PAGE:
- Work on your CTAs. Landing pages shouldn’t have large sections of text; instead, small text should be broken up by several CTAs. The purpose of a CTA is to trigger an action and it can serve many purposes (e.g. subscribe to a newsletter, sign up for a free trial, buy a product or service, schedule a meeting, etc.). No matter what the intention of a CTA is, make sure it’s short, attention-grabbing, and to the point.
- Add testimonials and case studies. Case studies and testimonials from existing customers help you build credibility. Using these assets on a landing page will only entice visitors to want to contact you more, so make sure to highlight your biggest successes somewhere on the page.
- Highlight the main benefits of your offering. Landing pages allow you to really home in on a particular product or service and highlight the main benefits of that offering. Many companies make the mistake of over-explaining what they do on their landing page. Instead, focus on writing about how your product or service solves a problem your customers have. What is the benefit of what you have to offer, and why should users contact you? This is what will convert.
Use these tips to create high-converting content, but don’t be afraid to test multiple landing pages at a time. You might find that some content is working, while other content is not. This can help you improve your strategy and convert even more leads using landing pages.
Implementing changes based on performance is a good thing. When you launch a landing page, make sure that someone is constantly monitoring its performance. Here are eight landing page metrics you should be tracking:
- Landing page views
- Sessions by source
- Goal completions/conversions
- Visitors-to-contact ratio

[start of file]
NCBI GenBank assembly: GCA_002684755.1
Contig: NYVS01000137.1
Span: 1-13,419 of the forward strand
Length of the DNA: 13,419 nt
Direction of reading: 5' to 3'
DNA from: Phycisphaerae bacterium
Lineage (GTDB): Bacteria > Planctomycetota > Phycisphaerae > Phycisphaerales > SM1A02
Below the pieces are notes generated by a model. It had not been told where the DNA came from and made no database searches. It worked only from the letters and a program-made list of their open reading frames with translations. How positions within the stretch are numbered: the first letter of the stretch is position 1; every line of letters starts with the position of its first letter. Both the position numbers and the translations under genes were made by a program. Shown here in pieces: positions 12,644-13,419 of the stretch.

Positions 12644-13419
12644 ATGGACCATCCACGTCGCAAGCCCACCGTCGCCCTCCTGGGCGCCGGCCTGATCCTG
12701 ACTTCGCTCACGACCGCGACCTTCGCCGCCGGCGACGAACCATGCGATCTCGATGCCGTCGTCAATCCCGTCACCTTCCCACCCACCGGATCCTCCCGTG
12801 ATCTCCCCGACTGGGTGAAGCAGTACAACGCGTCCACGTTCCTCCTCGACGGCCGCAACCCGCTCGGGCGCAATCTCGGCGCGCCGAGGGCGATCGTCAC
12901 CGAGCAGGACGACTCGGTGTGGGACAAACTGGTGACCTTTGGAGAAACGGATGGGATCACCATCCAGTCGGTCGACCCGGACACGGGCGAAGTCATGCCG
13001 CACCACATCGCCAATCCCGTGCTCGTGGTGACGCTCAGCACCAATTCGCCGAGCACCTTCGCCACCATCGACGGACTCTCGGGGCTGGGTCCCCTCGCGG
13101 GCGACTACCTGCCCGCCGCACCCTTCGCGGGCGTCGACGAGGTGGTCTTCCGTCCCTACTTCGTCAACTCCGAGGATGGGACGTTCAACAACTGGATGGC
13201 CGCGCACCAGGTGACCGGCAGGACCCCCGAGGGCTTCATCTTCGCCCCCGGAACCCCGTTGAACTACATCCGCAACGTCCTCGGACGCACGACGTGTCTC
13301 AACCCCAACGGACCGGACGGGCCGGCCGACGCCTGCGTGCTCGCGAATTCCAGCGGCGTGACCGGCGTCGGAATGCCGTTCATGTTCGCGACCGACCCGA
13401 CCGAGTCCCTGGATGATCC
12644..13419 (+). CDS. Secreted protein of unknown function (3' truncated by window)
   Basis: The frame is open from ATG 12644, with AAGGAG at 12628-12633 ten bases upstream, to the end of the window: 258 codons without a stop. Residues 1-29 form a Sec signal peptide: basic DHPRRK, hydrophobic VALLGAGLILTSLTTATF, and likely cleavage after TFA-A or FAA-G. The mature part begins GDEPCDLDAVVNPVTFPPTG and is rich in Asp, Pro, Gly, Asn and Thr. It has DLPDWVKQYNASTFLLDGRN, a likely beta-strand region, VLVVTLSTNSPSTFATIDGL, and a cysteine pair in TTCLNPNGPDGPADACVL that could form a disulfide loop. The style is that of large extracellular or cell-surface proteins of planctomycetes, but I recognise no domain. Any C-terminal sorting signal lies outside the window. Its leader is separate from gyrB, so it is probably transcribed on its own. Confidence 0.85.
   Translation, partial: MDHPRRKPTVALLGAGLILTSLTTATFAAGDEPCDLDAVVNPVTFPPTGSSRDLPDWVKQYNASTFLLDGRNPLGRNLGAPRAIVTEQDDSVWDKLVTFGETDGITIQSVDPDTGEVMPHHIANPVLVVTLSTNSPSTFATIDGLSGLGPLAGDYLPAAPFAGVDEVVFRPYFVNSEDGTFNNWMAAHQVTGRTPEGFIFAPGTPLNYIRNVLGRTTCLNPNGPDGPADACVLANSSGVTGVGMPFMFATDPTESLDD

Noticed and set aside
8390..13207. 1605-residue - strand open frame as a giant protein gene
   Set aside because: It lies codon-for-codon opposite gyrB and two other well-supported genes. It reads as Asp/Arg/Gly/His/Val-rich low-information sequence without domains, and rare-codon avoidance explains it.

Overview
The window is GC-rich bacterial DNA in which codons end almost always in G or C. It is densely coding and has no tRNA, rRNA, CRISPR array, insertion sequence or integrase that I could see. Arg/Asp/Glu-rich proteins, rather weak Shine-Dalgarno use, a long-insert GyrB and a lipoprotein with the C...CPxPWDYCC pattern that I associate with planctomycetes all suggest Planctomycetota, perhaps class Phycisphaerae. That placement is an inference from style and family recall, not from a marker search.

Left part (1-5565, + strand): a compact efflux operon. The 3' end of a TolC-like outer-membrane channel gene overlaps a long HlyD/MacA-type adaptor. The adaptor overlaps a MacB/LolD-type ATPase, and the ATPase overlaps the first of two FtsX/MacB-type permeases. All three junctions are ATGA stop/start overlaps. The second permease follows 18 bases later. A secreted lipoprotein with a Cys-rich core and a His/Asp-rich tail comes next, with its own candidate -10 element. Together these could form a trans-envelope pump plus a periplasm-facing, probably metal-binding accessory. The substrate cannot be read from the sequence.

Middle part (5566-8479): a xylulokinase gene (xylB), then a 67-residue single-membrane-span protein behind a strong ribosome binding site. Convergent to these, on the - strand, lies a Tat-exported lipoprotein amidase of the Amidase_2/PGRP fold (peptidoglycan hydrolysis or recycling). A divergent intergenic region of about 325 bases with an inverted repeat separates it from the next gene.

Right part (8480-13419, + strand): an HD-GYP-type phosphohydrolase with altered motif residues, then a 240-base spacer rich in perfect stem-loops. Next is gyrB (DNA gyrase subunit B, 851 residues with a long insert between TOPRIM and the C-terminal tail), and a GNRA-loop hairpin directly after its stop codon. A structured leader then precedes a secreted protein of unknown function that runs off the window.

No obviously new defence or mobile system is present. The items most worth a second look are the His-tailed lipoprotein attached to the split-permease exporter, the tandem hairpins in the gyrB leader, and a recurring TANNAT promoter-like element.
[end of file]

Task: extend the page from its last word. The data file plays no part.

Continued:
- Average time on page
- Bounce rate
- Pages per sessions
- Top pages by pageviews
Tracking these metrics will help you measure the success of your campaign. From there, you can determine if you need to adjust your landing page to drive more conversions.
Don’t neglect your lead gen forms; after all, they are the thing that serves the main purpose of your landing page. Yes, a landing page should have conversion-focused copy and excellent design, but the lead gen form has to be great too. If it’s not, users won’t feel compelled to input their information and contact you.
Make sure that you create a form that (1) stands out from the rest of the page, (2) uses attractive colors (while still matching the theme), and (3) gives a clear or interesting value proposition (book a meeting to learn more, sign up for a free demo, etc.). Also, be sure that you only ask for the minimum information needed. Asking for too much might discourage a user from wanting to fill out the form. A good form only asks for what is needed to contact the visitor: an email address, phone number, and first and last names.
This tip doesn’t have to do with the landing page itself, but more so the process your team follows when a visitor converts into a lead. If you don’t have a process in place for how a lead becomes a customer, it won’t matter how many leads your landing page generates. When a lead comes in from your landing page, who is it emailed to? Then, how does that lead get into the hands of a sales development representative? Who takes the meeting with the lead to determine if they want to buy your product or service offering? All of these are questions you need to ask yourself before you start a landing page campaign.
Once you get the hang of how to create landing pages and how to create copy that converts, you’ll be amazed out how well they complement your sales efforts. Abstrakt Marketing Group has a full team of experts, including designers, professional copywriters, and sales development representatives, who can help make this process easier. We’ll create landing pages, move leads through the sales funnel, and schedule appointments for your business.
Ready to start the conversation? Contact us → book a meeting today.